Blessed with beautiful beaches, glittering yacht-filled marina and a fascinating history, it’s not hard to see why Bodrum, built on the ruins of the ancient city of Halicarnassus, counts Prince Charles, Roman Abramovich and Jade Jagger among its many fans.
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Back in time
Once home to one of the seven ancient wonders of the world, Bodrum is crammed with ancient sites, even if there isn’t much left of the vast Mausoleum of Halicarnassus. Highlights include Bodrum Kalesi, a 13th-century castle built by the Knights Hospitaller, and the Bodrum Amphitheatre Myndos Gate, both of which date back to the 355 BC reign of King Mausolus, whose sister (and wife) Artemisia built the Mausoleum.
When Turkish writer Cevat Şakir Kabaağaçlı was exiled to Bodrum in the 1940s, he swiftly succumbed to its charms and convinced everyone else to do the same via his book, the Blue Voyage, which charted his travels in and around the area. A day spent following in his footsteps on a traditional wooden sailing boat (gulet to the locals) lets you take in some of the pretty cove-pitted coastline, as well as the ancient Dorian city of Knidos on the tip of the Datça Peninsula.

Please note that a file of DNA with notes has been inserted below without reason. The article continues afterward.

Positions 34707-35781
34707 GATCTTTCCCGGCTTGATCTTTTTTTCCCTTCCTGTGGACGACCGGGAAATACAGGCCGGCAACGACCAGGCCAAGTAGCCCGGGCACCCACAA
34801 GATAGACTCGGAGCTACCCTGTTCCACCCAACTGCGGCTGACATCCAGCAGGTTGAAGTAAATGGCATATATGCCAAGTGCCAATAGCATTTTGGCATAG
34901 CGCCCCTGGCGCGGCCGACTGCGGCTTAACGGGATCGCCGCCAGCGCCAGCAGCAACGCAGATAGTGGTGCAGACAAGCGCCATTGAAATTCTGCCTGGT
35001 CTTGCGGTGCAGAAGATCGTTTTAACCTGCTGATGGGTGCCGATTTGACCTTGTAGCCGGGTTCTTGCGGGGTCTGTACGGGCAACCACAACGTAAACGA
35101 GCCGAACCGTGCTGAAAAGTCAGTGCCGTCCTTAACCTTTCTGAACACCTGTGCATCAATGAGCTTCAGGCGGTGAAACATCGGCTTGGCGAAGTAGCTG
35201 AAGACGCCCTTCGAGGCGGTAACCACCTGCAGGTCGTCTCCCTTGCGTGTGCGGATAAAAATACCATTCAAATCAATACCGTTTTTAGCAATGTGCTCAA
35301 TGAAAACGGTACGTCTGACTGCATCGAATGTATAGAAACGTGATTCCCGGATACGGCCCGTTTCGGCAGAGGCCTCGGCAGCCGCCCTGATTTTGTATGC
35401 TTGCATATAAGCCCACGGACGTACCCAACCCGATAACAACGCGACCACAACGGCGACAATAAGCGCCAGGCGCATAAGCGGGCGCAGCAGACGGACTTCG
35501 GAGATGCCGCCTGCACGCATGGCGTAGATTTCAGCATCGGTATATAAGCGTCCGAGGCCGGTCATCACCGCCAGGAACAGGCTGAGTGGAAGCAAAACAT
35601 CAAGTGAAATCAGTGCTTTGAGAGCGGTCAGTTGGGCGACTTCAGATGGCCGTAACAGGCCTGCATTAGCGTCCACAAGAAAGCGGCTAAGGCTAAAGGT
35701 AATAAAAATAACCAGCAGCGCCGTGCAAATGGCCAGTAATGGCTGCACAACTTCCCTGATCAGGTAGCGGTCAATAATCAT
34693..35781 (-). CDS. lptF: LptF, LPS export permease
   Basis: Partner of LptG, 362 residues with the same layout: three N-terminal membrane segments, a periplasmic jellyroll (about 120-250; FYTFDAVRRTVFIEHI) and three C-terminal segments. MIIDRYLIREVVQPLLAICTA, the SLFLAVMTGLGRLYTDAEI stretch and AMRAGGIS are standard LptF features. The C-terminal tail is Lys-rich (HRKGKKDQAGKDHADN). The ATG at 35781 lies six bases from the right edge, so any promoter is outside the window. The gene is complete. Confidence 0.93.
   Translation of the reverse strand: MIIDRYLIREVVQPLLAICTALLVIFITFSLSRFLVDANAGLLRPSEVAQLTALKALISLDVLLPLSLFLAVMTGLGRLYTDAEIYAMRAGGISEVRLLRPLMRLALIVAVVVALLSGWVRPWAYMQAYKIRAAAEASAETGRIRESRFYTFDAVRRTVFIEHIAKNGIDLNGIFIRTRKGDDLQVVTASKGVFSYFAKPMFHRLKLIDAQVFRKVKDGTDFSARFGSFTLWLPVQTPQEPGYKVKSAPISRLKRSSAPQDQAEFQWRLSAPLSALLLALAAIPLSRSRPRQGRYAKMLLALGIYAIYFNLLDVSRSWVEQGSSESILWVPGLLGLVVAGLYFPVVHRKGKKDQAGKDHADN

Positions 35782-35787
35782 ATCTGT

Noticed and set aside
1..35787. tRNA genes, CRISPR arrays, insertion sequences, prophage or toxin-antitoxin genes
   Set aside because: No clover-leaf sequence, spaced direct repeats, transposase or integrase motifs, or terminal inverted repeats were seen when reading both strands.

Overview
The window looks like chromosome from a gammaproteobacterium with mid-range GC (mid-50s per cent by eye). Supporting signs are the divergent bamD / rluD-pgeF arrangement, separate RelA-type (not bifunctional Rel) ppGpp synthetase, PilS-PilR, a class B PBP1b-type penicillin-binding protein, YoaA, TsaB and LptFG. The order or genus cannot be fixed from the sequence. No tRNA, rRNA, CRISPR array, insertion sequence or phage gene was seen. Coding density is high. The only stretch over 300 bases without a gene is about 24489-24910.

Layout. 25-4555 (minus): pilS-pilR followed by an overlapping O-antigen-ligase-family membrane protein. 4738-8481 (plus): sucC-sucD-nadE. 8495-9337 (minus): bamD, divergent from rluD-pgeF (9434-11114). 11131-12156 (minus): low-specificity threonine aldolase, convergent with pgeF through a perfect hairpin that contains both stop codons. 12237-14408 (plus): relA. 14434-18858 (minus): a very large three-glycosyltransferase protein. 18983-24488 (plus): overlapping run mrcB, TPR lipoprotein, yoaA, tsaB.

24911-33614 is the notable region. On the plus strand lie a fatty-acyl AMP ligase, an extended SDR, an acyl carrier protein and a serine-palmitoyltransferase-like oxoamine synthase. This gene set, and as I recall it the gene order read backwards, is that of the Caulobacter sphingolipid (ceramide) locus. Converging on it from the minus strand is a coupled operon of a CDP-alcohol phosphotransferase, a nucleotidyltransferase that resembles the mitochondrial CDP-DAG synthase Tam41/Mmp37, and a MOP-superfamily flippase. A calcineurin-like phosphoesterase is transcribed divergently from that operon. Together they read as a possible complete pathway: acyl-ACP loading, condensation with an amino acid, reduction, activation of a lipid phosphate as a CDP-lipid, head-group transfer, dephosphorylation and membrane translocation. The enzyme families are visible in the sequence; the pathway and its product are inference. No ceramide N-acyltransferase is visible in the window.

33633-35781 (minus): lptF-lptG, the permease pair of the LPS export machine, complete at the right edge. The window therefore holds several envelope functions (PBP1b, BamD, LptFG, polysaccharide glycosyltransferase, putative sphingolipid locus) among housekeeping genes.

There’s no shortage of beaches from which to enjoy the crystal-clear Aegean Sea but for a closer look at its underwater treasures, a scuba-diving expedition is not to be missed. As you’ll realise on a holiday to Bodrum from Glasgow Airport, the area boasts 15 different dive sites, among them the Büyük Rif (Big Reef), which is home to everything from octopus to Moray eels and schools of colourful grouper. At Yassi Ada, a volcanic island just off the Bodrum coast, you can even see rays.